San Diego Opera Returns

San Diego Opera is back with La Boheme and Don Giovanni

San Diegans are justifiably proud of San Diego Opera. After last spring’s crisis, the members of this impressive organization have shown intense passion and bold determination, rebuilding the Opera into a brand-new, vibrant company.

This month marks a SDO milestone. On January 24th they open the season - the company’s 50th and their first as the “New” San Diego Opera - performing one of the most beloved romantic operas of all time, Giacomo Puccini’s La Bohème. Gracing the Civic Theatre stage, a team of young singers, some making their SDO debuts, will demonstrate their considerable talents as prime examples of the superb artistry for which SDO’s many generous supporters helped pave the way.

Offering views on their roles and on the importance of this landmark occasion were Alyson Cambridge and Malcolm MacKenzie (who play Mimi and Schaunard in La Bohème), and Ellie Dehn and Reinhard Hagen (Donna Anna and the Commendatore in Don Giovanni).

Alyson Cambridge is thrilled and honored to perform with SDO for the first time singing Mimi in La Bohème. “Many of my friends and colleagues who have sung with SDO have raved about the company and city,” she says. “It’s my sincere pleasure to be making my debut during this monumental season.”

Malcolm MacKenzie, who has appeared consistently with SDO for the last ten seasons, maintains his eagerness to perform with them. “San Diego Opera is one of my favorite companies,” he says. “First, because its productions are always of the highest caliber. Secondly, because of the people. Rarely have I worked with a more dedicated, giving and professional staff.” He enjoys his role immensely. “Schaunard is the most sensitive of all the Bohemians. I always imagine the death of Mimi hits him hardest of all.”

Mimi is one of Cambridge’s favorite roles. “I love her heart, depth, sincerity, passion. I get to sing some of the most glorious music!” She calls the tragic third act “some of the most beautiful and intense music Puccini wrote.”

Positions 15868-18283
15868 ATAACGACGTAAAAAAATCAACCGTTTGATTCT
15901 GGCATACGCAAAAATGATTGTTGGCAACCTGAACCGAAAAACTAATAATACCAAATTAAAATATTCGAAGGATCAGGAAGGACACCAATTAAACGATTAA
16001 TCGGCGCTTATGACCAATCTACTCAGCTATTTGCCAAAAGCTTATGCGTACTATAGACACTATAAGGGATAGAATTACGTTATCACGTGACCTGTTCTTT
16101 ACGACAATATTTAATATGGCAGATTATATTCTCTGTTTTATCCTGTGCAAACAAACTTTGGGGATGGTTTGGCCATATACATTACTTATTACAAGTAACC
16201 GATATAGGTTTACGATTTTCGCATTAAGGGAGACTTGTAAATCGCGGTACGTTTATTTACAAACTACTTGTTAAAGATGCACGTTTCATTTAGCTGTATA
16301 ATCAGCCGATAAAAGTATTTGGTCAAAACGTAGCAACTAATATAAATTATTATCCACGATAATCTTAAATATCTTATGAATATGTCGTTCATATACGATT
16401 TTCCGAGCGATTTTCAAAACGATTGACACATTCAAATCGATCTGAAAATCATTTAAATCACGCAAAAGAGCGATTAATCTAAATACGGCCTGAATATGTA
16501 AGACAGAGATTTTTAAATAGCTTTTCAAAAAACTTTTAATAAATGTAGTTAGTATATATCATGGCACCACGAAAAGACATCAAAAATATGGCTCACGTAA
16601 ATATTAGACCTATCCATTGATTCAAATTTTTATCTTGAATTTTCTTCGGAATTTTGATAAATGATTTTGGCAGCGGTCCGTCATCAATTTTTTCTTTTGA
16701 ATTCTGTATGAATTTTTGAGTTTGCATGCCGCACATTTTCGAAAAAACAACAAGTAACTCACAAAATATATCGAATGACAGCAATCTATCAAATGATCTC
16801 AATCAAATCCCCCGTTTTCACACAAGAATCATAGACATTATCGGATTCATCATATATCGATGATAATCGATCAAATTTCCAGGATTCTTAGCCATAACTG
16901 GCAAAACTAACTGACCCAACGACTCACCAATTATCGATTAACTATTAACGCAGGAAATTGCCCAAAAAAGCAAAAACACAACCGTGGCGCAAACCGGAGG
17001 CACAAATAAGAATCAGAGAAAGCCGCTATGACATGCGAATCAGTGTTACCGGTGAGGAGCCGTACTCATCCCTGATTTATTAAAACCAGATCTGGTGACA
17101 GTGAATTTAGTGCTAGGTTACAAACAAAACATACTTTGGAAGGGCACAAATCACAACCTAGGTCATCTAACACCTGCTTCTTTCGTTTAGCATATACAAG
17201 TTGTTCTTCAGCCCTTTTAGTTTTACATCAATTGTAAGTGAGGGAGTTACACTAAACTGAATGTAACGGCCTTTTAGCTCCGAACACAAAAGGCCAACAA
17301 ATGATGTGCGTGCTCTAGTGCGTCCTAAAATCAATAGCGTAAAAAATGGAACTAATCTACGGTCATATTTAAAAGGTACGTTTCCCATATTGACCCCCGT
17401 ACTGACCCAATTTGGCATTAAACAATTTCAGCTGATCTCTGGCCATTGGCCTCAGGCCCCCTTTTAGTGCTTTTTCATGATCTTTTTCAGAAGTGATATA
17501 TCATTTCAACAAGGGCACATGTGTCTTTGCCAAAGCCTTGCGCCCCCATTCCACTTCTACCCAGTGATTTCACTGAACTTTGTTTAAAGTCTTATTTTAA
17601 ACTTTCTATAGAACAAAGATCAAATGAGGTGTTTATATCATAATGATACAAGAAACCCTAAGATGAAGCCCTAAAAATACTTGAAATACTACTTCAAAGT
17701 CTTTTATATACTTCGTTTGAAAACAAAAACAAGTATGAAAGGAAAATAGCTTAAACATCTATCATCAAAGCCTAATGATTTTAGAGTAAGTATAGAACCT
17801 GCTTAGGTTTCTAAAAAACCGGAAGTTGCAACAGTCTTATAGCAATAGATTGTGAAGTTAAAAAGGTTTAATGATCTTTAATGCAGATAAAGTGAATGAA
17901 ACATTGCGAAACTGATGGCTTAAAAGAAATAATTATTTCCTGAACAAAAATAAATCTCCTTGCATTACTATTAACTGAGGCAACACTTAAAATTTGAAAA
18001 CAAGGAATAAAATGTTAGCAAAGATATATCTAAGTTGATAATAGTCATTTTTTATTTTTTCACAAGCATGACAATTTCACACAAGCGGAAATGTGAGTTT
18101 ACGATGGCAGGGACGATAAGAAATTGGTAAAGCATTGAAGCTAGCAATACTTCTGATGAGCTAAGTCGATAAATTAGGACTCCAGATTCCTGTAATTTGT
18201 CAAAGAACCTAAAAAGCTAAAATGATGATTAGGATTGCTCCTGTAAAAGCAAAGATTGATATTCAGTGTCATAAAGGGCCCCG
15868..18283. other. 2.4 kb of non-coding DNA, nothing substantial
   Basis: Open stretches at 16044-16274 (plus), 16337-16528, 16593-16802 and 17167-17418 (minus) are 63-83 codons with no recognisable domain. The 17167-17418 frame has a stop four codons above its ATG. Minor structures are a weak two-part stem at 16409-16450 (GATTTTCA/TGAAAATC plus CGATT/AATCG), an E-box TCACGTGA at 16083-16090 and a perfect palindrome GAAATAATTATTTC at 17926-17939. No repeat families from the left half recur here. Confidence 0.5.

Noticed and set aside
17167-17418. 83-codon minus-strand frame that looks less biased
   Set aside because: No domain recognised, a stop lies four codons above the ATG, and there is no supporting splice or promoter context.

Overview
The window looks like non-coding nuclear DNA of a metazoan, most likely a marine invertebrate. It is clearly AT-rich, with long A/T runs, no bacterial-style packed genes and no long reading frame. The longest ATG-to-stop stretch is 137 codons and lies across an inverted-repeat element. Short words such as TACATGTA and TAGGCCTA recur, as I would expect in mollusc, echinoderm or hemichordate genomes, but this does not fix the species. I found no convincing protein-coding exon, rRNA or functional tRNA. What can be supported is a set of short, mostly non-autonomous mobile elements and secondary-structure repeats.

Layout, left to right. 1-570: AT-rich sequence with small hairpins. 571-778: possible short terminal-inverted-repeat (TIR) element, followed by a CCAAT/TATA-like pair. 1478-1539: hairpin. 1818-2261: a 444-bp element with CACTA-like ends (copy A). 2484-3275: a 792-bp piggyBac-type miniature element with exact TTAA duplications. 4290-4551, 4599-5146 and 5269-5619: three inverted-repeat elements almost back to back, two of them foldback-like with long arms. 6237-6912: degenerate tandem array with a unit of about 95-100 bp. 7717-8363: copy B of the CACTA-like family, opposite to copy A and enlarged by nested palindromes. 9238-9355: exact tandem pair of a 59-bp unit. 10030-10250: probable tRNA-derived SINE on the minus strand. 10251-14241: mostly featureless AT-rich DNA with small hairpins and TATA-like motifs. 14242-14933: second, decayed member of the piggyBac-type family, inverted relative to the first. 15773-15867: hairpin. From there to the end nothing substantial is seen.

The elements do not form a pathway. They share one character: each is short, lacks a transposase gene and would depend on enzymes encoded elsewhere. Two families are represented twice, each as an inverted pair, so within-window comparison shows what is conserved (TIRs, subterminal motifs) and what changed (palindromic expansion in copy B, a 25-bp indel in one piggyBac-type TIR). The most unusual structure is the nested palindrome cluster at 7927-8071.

Both singers have great hopes for SDO’s future. MacKenzie finds the company’s dedication impressive, and would like to see them continue to champion American singers. “I’m excited to see SDO adapt and change as its new administration finds its rhythm,” he says. He sees the new SDO as “more nimble, with more varied and interesting programming… a model of how older companies can remake themselves in the new era of opera.”

Overwhelmed at the support shown by its devotees, Cambridge hopes to see SDO flourish and expand. “Opera lovers the world over rallied to save this historic company. I'd love to see those of us fortunate enough to sing and work at SDO spread the word about opera and SDO.” About the future of opera, she adds, “I truly believe we are on the verge of an opera renaissance. It’s up to companies like SDO, who are bringing young, vibrant casts to the stage, to deliver the message and wonder of opera!” 

Veteran SDO bass Reinhard Hagen is happy to be back singing in Don Giovanni. “And of course I would like to keep coming back.” He’s glad that SDO is still here. “To keep the opera going, everyone has to compromise.”

At the dress rehearsal of last season’s Aida, when he sang the role of Ramfis, Hagen noticed the majority of audience members were above a certain age. “It’s especially important to bring young people into the opera,” he says. “I would love to see more of that here.” He believes the Outreach program for young audiences is probably more important than anything else. “Music never will die, opera never will die, but we need to create future audiences.”

Soprano Ellie Dehn, who shares the other singers’ affection for SDO, is thrilled to be back. “It’ll be a big celebration!” she declares. “All of my colleagues were waiting with bated breath hoping this season would still happen. I am ecstatic that SDO is here to stay.”

Ultimately the true test of audience loyalty will be a show of support on opening night. Cambridge and MacKenzie concur that La Bohème is a perfect choice.

“There’s no better first opera than La Bohème,” MacKenzie says. “It plays like a modern musical, with a fast moving, emotionally engaging plot. It has one of the best scores in all of opera, and the music is easily accessible and moving.”

Not surprisingly, Dehn is partial to the opera she will be performing. “Don Giovanni makes a great first opera. Who doesn’t want to see the bad guy getting dragged down to hell at the end? It’s truly a masterpiece, and the cast is going to be fantastic,” she says. Dehn is passionate about her role, Donna Anna. “She’s one fierce lady. Of course, there’s always the debate of what actually happened in her bedroom before her first entrance,” she adds slyly.

In the end, it comes down to the audience. Cambridge is passionate about the power opera has for reaching them. “It’s a true feast for the ears and eyes, all from the natural power of voices and musicians,” she says.

MacKenzie is confident the new season’s opening night offering will be a winner for the audience. “They'll leave the theater humming its tunes!”

“It’s an exciting time for SDO,” says Dehn. “I’ve never been so inspired, not only by the San Diego community but by opera supporters around the world making sure this important house stays on the map. Opera is still alive, relevant, and flourishing in Southern California.”